Nurses Protest at White House Over Lack of PPE


Nurses protested in front of the White House on April 21 to draw attention to the plight of nurses and other health care workers who do not have adequate safety equipment to protect them against COVID-19 infection. Thousands of health care workers have already become infected with COVID-19 and many have lost their lives.

The protest was organized by National Nurses United (NNU), the largest union of registered nurses in the US. The union had already held a number of vigils and protests at hospitals across the US calling for adequate personal protective equipment (PPE).

Protesters honor nurses who have died

The protesting nurses wore N95 masks and maintained social distancing by standing on pre-marked blue crosses. Posters of nurses who had lost their lives were held up while the names of the nearly 50 nurses, who are known to have died from COVID-19 across the US, were read out solemnly.

“We’re here because our colleagues are dying,” nurse Erica Jones, who works in Washington, told NBC News. “I think that right now, people think of us as heroes. But we’re feeling like martyrs, we’re feeling like we’re being left on the battlefield with nothing.”

Nurses need protection

For months professional nursing organizations and unions in the US, and internationally, have been calling for adequate protection for health care providers but it appears to have made little difference. Many hospitals are still not providing health care staff with the PPE that they need.


At some hospitals, N95 masks have to be reused, not only during a single shift but sometimes for days or weeks. Doctors and nurses are being prevented by hospital administrators from speaking out and some have been disciplined or dismissed for calling attention to their plight.

By now it is likely that tens-of-thousands of health care providers have already been infected with COVID-19. According to the CDC, the person’s occupation was only provided for 16% of the cases reported to them by April 9. Of these cases, 9282 (19%) were health care providers and their median age was 42 years. These health care workers had contact with COVID-19 patients in health care settings, households, and communities.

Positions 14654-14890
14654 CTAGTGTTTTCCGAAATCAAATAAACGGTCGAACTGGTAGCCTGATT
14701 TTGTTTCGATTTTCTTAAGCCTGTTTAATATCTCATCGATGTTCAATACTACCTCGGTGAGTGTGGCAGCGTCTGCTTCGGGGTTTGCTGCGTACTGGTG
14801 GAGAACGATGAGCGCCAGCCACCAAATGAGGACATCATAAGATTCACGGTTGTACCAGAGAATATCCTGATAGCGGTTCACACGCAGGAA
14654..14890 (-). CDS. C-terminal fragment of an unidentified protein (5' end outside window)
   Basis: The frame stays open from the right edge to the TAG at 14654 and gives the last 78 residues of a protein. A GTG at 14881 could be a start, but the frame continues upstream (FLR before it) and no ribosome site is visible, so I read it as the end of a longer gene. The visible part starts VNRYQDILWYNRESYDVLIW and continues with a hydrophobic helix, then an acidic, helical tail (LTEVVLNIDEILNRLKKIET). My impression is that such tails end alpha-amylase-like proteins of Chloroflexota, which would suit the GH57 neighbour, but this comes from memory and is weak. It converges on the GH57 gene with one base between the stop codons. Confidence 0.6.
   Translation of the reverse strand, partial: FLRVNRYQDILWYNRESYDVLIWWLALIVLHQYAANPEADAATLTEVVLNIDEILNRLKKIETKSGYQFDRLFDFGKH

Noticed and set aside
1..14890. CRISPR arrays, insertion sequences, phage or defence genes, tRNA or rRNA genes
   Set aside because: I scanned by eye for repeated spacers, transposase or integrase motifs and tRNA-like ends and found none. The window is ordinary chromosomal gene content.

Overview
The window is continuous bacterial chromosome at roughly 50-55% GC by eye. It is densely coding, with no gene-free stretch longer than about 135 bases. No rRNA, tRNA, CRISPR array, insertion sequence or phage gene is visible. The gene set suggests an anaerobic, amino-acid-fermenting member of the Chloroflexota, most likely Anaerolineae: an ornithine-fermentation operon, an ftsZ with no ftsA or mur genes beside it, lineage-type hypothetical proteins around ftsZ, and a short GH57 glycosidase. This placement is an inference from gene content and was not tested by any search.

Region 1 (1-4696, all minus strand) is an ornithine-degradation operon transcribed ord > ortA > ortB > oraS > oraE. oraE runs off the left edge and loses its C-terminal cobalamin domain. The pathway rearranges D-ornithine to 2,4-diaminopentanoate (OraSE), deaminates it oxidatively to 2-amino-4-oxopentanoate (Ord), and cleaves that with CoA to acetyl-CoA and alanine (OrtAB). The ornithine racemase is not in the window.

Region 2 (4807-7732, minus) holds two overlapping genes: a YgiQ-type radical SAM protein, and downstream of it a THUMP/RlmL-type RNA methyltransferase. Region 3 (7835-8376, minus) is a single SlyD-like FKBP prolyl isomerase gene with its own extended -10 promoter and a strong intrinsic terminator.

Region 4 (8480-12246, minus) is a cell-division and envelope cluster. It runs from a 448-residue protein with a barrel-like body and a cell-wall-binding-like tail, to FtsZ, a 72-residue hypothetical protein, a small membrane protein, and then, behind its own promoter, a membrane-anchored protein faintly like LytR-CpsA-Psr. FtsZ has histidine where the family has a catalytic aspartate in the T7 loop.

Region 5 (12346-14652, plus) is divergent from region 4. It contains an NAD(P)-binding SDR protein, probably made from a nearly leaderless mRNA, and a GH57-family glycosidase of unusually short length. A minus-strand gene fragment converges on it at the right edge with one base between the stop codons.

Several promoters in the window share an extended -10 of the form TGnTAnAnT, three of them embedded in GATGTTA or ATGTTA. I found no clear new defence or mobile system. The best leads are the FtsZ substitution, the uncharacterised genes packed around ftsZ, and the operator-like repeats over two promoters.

NNU Demands

The NNU protesters’ demands included that the Occupational Safety and Health Administration (OSHA) create an emergency temporary standard for optimal PPE for health care workers when they work with patients who might be infected with COVID-19. This would force employers to provide health care staff with the necessary safety equipment. The union sent this request in written form as early as March 4 this year and had received no response to date.

Furthermore, the union is demanding that President Trump orders mass production of PPE as well as COVID-19 testing kits under the authority given to him under the Defense Production Act (DPA). They also called on Congress to mandate the use of the DPA for the production of equipment and supplies as happens during the times of war.
“We’re tired of being treated as if we are expendable. If we are killed in this pandemic, there won’t be anybody to take care of the rest of the sick people that are going to come,” said Deborah Burger, President of the NNU. “Everybody says they love nurses, they want to protect us, but we still don’t have the safety gear that we need.”


Frieda Paton is a registered nurse with a Master’s degree in nursing education. Her passion for nursing education, nursing issues and advocacy for the profession were ignited while she worked as an education officer, and later editor, at a national nurses’ association. This passion, together with interest in health and wellness education since her student days, stayed with her throughout her further career as a nurse educator and occupational health nurse. Having reached retirement age, she continues to contribute to the profession as a full-time freelance writer. In the news and feature articles she writes for Nurseslabs, she hopes to inspire nursing students and nurses on the job to reflect on the trends and issues that affect their profession and communities - and play their part in advocacy wherever they find themselves.

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